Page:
By Teachers, For Teachers
The teacher’s lounge can be a place of solace after a couple of hours with a few unruly children. It can also be a place of drama, filled with negative, catty individuals that complain about teaching. One of the best parts of being a teacher is that you get the opportunity to sit behind closed doors most of the day, and you are the person who is in control. If only all of your in-school interactions where so easy. To help you maximize a positive impact outside of your classroom, follow these teaching strategies.
As much as you may hate the drama in the teacher’s lounge, or just prefer to knock a few tasks off of your “To-do” list, you must eat your lunch with your colleagues, and here’s why. First of all, it beats eating by yourself, and secondly, it shows that you are part of the team. Camaraderie is an important part of teaching, and your colleagues want to know what you’re up to in, and outside of the classroom. Sharing a quick meal and a few lighthearted student stories is the easiest teaching strategies to foster a positive atmosphere in the teacher’s lounge – and not to mention showing your friendly smiling face every day is sure to win over your colleagues.
Sit with the “Right” Teachers
By this, I mean stay away from the drama-filled teachers who are always complaining about the administration, or getting into other people’s business. Every teacher’s lounge has their cliques, whether you would like to admit or or not. Your goal is to surround yourself with the teachers who are positive, friendly, cheerful, and effective at their job. Just as you tell your students or children to hang with the right crowd, you too need to heed your own advice. Sitting at a table filled with negative people who are always putting your job down, or complaining about their students, will only bring you down. The principal will notice who you surround yourself with, and judge you upon that. So, if you want to make a great impression with administration, then sit with the “right” teachers at lunchtime.
The teacher’s lounge can be a very busy place where people are always coming and going, so make sure that you take the time to clean up your dishes, put away anything that you borrowed, and don't let your food rot in the fridge. If you use the copy machine, be sure that you leave it as you found it. Everyone's busy when they are on their break, but consistent rudeness or lack of respect just isn’t right. Try to take the time to remember everyone’s birthdays, and be friendly to everyone that you encounter in the lounge. You never know when you will need a favor.
Make Friends with Everyone
Talk to everyone, not just your fellow teachers. This means the school secretary and the school janitor. These people are an important part of the schools dynamic. The secretary is usually the “go-to” person for administration and can be quite powerful. If you ever need a favor or want a good word put in, these people are the ones that you want to align yourself with. So if you see any one of them in the teacher’s lounge, then these are your “right” people to sit with.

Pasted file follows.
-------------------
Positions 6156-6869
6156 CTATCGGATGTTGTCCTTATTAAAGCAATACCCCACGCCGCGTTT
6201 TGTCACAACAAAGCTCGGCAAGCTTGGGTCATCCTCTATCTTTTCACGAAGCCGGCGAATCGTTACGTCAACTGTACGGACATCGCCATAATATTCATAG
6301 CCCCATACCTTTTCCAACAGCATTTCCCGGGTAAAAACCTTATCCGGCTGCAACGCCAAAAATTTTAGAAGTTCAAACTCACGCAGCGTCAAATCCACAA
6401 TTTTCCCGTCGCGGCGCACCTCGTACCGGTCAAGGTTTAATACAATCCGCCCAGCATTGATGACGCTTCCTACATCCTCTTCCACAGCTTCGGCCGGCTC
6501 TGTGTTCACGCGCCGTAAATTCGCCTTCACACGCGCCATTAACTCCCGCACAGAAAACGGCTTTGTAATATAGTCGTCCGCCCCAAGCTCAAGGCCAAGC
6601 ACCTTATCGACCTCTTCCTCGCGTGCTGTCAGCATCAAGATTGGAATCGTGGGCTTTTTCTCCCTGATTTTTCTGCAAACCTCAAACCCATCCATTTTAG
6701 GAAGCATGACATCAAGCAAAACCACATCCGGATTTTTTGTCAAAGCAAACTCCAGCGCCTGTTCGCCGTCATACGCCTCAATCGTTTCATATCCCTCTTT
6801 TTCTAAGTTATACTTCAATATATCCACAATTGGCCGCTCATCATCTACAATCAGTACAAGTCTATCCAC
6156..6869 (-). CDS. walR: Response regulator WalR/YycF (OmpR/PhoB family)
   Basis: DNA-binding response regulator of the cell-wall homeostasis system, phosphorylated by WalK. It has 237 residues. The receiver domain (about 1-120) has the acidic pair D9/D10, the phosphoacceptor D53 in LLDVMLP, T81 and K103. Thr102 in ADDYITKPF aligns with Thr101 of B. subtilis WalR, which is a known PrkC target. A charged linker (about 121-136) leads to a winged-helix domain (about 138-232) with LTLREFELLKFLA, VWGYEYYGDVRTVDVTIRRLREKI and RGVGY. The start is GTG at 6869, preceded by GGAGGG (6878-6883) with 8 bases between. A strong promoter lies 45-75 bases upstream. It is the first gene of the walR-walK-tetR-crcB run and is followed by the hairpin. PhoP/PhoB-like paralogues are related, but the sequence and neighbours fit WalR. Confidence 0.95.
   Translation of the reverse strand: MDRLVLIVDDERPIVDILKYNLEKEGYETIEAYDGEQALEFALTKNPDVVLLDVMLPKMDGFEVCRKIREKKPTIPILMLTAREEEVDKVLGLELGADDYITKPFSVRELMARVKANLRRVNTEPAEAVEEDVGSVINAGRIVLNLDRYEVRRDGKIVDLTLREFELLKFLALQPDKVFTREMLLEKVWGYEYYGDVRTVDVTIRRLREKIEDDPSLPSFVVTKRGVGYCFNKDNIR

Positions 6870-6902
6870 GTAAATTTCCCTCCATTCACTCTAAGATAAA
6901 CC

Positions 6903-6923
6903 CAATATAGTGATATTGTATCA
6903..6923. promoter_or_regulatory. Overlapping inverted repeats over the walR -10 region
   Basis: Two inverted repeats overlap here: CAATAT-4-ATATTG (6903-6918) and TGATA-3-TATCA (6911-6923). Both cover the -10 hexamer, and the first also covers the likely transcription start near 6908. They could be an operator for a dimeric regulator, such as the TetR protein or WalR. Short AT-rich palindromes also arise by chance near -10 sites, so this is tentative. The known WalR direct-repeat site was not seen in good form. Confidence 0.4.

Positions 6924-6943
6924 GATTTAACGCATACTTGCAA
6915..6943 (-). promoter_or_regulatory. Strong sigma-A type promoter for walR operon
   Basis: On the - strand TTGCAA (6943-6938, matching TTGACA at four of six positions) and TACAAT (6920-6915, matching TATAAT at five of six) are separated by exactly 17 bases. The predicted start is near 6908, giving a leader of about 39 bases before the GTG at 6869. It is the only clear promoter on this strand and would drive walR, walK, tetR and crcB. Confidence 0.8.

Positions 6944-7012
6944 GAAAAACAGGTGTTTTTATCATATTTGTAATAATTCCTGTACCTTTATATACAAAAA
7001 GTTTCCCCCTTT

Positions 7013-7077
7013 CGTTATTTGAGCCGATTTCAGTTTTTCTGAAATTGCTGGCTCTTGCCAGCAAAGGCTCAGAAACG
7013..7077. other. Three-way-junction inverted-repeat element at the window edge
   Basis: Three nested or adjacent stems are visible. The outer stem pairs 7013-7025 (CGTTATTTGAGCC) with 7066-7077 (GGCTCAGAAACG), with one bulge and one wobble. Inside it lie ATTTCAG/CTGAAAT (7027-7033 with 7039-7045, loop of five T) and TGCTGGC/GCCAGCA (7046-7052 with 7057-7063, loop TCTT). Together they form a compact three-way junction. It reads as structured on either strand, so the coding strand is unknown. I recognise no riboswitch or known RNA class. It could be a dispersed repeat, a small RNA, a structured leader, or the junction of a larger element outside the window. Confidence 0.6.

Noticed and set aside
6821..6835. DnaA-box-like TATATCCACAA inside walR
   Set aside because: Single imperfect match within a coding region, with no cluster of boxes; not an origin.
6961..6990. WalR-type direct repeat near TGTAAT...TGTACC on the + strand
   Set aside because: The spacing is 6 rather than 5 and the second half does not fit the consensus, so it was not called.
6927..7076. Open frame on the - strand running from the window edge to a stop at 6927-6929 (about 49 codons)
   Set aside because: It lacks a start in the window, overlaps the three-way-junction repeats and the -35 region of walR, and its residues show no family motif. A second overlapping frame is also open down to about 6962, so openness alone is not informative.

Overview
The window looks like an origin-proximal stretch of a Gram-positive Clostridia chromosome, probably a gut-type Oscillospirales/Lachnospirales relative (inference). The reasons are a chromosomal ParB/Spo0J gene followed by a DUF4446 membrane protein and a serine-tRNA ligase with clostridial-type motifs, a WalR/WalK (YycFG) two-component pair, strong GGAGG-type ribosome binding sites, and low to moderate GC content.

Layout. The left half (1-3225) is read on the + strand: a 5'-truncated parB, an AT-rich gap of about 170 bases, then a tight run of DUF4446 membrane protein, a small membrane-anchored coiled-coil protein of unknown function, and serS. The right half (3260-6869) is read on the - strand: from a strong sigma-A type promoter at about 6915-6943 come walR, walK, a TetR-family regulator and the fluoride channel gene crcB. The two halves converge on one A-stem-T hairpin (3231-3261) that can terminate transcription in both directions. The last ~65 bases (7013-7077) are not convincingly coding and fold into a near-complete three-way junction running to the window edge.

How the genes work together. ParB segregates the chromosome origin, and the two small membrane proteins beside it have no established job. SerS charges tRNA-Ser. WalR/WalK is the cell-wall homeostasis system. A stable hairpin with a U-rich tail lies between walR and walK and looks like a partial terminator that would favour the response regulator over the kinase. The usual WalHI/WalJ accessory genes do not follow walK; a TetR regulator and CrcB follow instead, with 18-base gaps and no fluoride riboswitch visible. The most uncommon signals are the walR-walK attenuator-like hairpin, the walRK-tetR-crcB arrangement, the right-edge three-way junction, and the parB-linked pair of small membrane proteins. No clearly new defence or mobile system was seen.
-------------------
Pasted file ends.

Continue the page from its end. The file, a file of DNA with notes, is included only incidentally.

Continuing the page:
Participate in Teacher Events
Now you don’t have to sign up for every early morning teacher breakfast or potluck luncheon, but you should make an effort to sign up for at least a few a year. We all know that teachers are busy people, but you need to make the time to interact with your colleagues and participate in social gatherings. It doesn’t take much effort to bring a box of donuts or a batch of cookies into the teacher’s lounge. This low-level effort will be sure to win you a few brownie points with the faculty members.
The most positive and effective teachers are the ones that are selfless, kind, and caring. They support their school and make time for others. While it may seem easier to avoid the teacher’s lounge it’s not always the best road to take. Just spending a few minutes of your time with your colleagues each day can be beneficial to you. You never know when you may need a favor, or just someone to lean on after a tough day.
Do you utilize your teacher’s lounge? What tips do you have for your fellow teachers? Please share your thoughts in the comment section below, we would love to hear your responses.
Janelle Cox is an education writer who uses her experience and knowledge to provide creative and original writing in the field of education. Janelle holds a Master's of Science in Education from the State University of New York College at Buffalo. She is also the Elementary Education Expert for About.com, as well as a contributing writer to TeachHUB.com and TeachHUB Magazine. You can follow her at Twitter @Empoweringk6ed, or on Facebook at Empowering K6 Educators.